Unfortunately researching your Irish roots is not easy because a lot of records went up in smoke during the Civil War in 1922, where they were kept in the Public Record Office in Dublin. These included most of the Census records and BMD records. Happily most of the Roman Catholic parish registers were retained by the parish churches and although up to now have proved difficult to access, more and more registers and others records are now starting to be digitised and available online.

The GRO (General Register Office) for Ireland has a very good history of registration and records in Ireland HERE. The details of whats available at the GRO is HERE and their fees, payment methods (they have no online facility yet) and regional offices can be found HERE.

To aid your own research I've listed below the best websites & sources I've come across in my search for my own Irish family roots.

Irish Genealogy Links Lists:-

CYNDI'S LIST (the biggest & the best)
GENEALOGYLINKS
FREEGEN

Other useful sites

IRISH GENEALOGY (Good guide to where to find records)
THE NATIONAL ARCHIVES (Good introduction to Irish genealogy)
GENUKI-Ireland (Huge online genealogy resource)
ROOTSWEB
ROOTSWEB MAILING LIST from here you can subscribe to the mailing list and browse or search the index for your ancestors surname and/or place of birth.
THE IRELAND GENWEB PROJECT
FAILTE ROMHAT (Griffiths Valuation page, but also check out the blue website index strip near top of page as it has many links to transcripts of census, directories, cemeteries etc.)
THE 1911 CENSUS OF IRELAND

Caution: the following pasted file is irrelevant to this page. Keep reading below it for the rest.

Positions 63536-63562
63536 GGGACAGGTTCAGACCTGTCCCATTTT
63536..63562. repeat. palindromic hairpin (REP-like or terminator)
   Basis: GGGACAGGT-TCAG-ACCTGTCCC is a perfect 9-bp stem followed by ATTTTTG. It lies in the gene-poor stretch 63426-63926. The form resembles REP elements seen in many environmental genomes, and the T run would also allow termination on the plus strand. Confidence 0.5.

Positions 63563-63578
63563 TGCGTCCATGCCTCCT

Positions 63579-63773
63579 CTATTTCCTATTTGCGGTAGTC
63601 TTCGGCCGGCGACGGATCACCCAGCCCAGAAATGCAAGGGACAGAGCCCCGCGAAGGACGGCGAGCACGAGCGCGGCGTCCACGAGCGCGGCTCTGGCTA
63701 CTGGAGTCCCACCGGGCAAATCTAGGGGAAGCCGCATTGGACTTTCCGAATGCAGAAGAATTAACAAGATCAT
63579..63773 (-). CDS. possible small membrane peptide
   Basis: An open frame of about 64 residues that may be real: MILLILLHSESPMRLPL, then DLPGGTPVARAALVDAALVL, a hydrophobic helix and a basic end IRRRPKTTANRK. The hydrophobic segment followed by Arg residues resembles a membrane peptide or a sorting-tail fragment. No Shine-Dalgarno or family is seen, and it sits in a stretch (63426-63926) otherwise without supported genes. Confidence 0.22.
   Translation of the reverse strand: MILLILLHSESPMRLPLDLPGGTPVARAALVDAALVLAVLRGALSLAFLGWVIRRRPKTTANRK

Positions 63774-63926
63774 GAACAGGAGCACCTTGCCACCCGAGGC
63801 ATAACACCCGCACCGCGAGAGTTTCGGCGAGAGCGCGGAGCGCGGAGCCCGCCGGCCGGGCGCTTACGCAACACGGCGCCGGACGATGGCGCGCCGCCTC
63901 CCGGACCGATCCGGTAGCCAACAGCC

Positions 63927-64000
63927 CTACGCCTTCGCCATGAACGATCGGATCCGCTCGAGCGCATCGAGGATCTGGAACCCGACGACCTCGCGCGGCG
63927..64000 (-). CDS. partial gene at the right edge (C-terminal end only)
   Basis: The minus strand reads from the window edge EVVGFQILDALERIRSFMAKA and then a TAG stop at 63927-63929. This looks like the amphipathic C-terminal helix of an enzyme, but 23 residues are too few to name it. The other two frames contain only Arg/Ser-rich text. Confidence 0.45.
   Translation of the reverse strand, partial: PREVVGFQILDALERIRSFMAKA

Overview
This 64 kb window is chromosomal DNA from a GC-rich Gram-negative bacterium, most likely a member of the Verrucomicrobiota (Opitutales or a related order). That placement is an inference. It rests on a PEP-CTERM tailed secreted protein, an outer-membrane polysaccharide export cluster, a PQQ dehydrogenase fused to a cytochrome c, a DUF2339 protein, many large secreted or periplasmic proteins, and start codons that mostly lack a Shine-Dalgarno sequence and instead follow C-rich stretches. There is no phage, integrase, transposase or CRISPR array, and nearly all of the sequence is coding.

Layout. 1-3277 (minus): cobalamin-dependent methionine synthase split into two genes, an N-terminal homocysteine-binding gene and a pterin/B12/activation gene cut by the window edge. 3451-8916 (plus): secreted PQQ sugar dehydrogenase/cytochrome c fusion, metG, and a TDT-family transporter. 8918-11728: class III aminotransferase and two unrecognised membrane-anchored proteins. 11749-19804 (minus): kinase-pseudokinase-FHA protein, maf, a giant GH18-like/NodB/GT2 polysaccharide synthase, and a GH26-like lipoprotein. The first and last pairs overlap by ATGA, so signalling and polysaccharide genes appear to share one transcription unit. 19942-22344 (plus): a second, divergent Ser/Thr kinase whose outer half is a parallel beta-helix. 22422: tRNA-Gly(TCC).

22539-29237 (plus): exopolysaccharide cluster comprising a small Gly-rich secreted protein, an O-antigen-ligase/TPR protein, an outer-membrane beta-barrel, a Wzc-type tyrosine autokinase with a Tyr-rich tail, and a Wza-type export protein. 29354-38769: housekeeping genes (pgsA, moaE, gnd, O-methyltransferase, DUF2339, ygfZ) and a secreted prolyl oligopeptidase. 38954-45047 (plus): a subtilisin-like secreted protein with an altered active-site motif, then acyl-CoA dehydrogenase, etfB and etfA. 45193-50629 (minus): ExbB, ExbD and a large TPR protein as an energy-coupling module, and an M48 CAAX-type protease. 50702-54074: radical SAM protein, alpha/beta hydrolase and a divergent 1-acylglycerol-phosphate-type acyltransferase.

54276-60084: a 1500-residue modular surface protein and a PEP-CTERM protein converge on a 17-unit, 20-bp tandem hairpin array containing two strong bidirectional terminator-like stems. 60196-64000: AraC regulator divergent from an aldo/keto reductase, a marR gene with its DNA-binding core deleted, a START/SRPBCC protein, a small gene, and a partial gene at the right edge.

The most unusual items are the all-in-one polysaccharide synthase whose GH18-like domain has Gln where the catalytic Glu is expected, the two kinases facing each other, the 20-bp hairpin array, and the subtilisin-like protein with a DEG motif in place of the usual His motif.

ROOTSCHAT

At the FAMILY SEARCH website you can search for your ancestors name or just a surname, which will throw up Irish records from the 1880 US Census, 1881 British & Canadian Census's, Pedigree Resource files & Ancestral Files as well as the IGI (International Genealogical Index).

It's also possible to search the IGI by Irish County/Parish at Hugh Wallis's searchable website of IGI batches HERE

The new Family Search PILOT SITE now has the Irish Civil Registration Indexes from 1845 to 1958 online.

Records for Passengers Who Arrived at the Port of New York During the Irish Famine, 1/12/1846 - 12/31/1851 - SEARCHABLE DATABASE

CASTLE CLINTON IMMIGRATION CENTRE CastleGarden.org offers free access to an extraordinary searchable database of information on 10 million immigrants to the USA. from 1830 through 1892, the year Ellis Island opened.

ELLIS ISLAND Passenger Lists 1892- 1924 - Search for your Irish ancestors as they arrive in New York.

Records of Irish Convicts & Rebels transported to New South Wales, Australia - SEARCHABLE DATABASE

Was your ancestor a CONVICT? (Not just Irish, includes links to Old Bailey records etc)

BG FORUMS-IRELAND

Subscription Sites:-

The following are very good sites for searchable databases where you can do free searches but will have to subscribe to view the actual detailed records.